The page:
Your Nov. 30 editorial summarized my criticism of Governor Fletcher's refusal to commute the death sentence of T. C. Bowling in these words: "The signing of a death warrant contradicts the governor's commitment to 'moral values,' including his opposition to abortion."
I was not writing about "a death warrant" in general, but about the T.C. Bowling case. Even supporters of the death penalty should favor commutation for Bowling. He had incompetent defense counsel during his trial, the case against him was thinly circumstantial, the prosecution failed to establish motive, and he is marginally retarded. On June 25, 2002, the U. S. Supreme Court ruled that executing the retarded was unconstitutional "cruel and unusual punishment." Bowling's I.Q. is close to the usual definition of retardation, and there is ample testimony that he has exhibited throughout his life the kind of dysfunctional behavior associated with retardation.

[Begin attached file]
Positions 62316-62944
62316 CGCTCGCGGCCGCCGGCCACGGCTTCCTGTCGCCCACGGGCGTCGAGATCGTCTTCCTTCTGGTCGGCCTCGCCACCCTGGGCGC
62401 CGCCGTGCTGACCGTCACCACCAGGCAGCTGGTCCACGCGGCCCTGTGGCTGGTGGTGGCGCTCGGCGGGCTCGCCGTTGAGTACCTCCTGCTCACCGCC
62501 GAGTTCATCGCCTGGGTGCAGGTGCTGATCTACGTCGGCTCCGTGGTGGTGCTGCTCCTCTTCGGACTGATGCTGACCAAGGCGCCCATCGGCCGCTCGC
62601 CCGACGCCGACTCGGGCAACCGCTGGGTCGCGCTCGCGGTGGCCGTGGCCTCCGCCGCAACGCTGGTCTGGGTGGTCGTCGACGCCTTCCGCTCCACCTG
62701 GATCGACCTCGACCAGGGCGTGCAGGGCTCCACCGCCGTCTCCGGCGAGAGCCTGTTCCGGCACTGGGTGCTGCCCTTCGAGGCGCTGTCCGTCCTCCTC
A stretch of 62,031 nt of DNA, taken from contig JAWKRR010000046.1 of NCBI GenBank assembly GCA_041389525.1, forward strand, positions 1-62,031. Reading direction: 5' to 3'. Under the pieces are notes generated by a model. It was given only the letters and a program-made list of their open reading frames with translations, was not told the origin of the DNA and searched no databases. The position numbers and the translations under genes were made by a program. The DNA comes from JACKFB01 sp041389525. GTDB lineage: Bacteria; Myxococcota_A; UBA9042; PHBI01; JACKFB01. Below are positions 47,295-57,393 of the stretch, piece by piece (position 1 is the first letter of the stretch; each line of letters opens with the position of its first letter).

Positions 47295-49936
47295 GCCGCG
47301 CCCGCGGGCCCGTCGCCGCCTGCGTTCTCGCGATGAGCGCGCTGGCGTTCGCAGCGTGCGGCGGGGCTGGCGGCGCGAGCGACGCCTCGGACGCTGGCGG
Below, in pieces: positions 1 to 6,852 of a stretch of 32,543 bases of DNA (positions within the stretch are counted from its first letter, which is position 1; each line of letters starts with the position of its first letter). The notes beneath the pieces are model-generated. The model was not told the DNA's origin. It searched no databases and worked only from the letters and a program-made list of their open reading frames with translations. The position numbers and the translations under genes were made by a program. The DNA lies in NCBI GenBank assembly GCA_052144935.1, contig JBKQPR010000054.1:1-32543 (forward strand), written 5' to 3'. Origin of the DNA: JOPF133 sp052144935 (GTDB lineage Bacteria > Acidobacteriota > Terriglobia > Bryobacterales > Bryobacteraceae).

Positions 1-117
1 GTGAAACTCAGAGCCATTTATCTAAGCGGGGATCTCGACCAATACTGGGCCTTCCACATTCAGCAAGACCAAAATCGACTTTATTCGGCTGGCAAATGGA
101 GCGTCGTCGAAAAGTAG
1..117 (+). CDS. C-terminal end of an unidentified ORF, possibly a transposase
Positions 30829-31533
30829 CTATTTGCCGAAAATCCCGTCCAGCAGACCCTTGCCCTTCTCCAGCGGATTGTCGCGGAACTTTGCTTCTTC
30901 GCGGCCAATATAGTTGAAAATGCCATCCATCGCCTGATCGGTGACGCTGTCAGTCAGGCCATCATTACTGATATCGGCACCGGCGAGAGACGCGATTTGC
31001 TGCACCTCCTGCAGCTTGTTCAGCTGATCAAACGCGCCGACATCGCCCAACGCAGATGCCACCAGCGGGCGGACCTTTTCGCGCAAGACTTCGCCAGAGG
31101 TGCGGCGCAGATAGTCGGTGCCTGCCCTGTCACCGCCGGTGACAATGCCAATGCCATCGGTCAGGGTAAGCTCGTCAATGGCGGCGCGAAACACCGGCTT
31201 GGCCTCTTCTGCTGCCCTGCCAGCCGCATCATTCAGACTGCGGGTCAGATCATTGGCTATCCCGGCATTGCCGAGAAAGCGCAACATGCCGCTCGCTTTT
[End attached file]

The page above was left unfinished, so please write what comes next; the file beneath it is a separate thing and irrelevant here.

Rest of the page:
My point was that the weakness of the prosecution's case, combined with the mental infirmity of Bowling, was good reason not to inflict the ultimate and irremediable penalty of death.